Tuesday, February 2, 2010

Voices from the Past: The New Sporting Magazine (1858)

The following excerpt, from the pages of Britain's New Sporting Magazine (September 1858), was written by an anonymous wag as the preamble to a discourse on trout and salmon fishing in Southern Ireland. I found it both timely and interesting, which should not be surprising coming from a journal that regularly featured the writings of Theophilus South, author of the charming The Fly Fisher's Text Book (1841).

Rambles Along the Trout and Salmon Rivers and Lakes in the South of Ireland

"No murmur waked the solemn still,

Save tinkling of a fountain rill; 

But when the wind chafed with the lake

A sullen sound would upward break, 

With dashing hollow voice, that spoke 

The incessant war of wave and rock."

I suppose there is not a reader of the Sporting Magazine who has thrown a fly, but knows there is no better sport, no more exciting manner of passing an hour, nay hours, than fishing—when the fish are taking. And yet, of all those who "go a fishing," not one-fifth know how to fish. It is a science that, to be successfully enjoyed, must be earnestly studied; and not alone the art of fishing, but the habits of the fish you angle for, must be studied likewise. Each resident of the stream, the pool, or the shallow, has its own peculiarities; and, to be successful, the angler must know what those peculiarities are.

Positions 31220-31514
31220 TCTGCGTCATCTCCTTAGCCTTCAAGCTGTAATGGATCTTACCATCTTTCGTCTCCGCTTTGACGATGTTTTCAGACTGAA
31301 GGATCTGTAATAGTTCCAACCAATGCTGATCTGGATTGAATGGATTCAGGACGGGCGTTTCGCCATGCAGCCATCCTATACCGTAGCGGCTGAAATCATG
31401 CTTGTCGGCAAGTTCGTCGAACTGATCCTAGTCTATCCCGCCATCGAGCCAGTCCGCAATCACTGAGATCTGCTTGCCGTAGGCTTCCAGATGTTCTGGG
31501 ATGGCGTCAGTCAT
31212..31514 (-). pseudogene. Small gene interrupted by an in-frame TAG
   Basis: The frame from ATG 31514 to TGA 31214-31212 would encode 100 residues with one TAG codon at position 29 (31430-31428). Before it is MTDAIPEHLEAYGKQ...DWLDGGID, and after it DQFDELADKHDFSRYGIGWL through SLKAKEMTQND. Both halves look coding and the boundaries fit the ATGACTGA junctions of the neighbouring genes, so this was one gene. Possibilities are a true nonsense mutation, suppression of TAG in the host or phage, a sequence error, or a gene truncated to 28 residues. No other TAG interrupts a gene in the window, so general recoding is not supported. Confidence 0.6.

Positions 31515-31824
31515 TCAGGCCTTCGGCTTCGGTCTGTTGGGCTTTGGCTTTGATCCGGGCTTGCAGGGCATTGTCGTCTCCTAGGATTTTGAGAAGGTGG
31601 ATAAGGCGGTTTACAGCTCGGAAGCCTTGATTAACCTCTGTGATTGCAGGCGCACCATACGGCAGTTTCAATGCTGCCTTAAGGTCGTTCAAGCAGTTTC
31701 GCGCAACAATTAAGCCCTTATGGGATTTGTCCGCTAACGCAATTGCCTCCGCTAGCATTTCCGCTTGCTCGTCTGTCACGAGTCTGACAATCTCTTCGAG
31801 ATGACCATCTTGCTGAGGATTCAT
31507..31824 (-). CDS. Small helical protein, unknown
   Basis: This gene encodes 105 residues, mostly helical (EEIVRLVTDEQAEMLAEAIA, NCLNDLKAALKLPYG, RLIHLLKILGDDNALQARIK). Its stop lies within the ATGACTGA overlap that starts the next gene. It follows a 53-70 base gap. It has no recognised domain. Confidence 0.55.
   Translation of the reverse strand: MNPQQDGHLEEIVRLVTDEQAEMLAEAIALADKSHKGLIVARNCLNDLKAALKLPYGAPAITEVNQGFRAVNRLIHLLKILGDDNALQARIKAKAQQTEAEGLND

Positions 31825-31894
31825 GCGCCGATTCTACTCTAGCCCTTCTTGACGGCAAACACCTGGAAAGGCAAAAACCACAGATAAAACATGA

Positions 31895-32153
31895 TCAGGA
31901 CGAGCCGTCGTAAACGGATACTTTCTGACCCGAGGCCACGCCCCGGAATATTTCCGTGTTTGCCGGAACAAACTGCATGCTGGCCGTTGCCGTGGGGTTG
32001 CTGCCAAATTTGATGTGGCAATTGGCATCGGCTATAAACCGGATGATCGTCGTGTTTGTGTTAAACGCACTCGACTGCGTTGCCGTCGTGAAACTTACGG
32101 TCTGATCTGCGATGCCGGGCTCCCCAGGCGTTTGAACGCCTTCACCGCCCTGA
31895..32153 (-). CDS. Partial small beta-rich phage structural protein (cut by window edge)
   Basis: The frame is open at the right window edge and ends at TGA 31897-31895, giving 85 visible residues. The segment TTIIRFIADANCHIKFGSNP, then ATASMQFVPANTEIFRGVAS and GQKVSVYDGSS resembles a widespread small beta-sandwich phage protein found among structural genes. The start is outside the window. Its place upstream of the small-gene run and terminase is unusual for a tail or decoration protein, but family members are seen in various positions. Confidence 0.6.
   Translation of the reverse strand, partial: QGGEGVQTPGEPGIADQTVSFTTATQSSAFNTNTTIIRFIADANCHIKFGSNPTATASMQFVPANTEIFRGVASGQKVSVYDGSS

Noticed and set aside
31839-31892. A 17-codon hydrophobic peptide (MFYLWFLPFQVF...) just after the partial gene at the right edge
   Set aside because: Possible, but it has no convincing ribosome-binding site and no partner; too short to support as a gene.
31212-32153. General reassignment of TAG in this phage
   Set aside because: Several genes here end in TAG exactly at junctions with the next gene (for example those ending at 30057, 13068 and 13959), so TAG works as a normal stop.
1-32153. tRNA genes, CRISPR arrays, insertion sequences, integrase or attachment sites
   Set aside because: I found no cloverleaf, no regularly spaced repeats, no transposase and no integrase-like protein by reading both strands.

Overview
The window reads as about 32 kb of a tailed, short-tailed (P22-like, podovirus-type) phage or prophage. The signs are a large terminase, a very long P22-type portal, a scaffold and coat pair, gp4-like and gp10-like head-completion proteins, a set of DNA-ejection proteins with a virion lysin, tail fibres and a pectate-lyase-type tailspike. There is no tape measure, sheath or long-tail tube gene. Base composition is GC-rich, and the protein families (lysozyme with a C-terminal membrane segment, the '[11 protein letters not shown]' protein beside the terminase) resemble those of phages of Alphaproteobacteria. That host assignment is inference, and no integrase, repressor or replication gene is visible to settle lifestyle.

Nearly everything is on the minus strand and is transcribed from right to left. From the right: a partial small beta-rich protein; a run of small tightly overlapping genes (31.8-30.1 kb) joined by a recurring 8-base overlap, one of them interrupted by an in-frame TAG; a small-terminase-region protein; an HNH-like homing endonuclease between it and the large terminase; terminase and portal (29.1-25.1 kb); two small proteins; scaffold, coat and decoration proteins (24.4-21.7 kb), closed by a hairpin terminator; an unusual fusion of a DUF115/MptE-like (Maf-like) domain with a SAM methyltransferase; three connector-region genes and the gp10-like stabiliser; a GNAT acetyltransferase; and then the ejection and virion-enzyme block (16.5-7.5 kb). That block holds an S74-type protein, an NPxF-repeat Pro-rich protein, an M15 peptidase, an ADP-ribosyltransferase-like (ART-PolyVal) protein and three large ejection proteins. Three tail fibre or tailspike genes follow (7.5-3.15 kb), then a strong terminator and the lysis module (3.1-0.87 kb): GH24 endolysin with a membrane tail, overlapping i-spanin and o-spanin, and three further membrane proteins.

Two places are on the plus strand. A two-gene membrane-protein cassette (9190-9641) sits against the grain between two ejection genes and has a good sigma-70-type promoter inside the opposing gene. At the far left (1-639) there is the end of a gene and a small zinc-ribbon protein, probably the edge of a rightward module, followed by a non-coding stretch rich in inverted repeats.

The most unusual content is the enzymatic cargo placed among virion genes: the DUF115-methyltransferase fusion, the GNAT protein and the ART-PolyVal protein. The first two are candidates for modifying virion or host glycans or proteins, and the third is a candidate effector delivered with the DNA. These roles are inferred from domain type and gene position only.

I would travel any length to spend my month's annual tour with a scientific angler. Not a cast is made, not a corner fished, by such a one, but is the result of study. How often will the unlearned in the ways of trout pass thoughtlessly a small curl behind a stone at the very neck of the stream! Yet it is there the father of the family has taken up his abode, to pick up the various descriptions of prey which he seeks, as they pass away with the endless wave of waters. The scientific fisherman knows the construction, as well as the philosophy of the movement, of the prey he seeks. There are few of this class of anglers but are intelligent men; and so little envious is the true sportsman, that it will add to his enjoyment if you tell him of something requisite for his sport which he has not previously learned.

-- Dr. Todd

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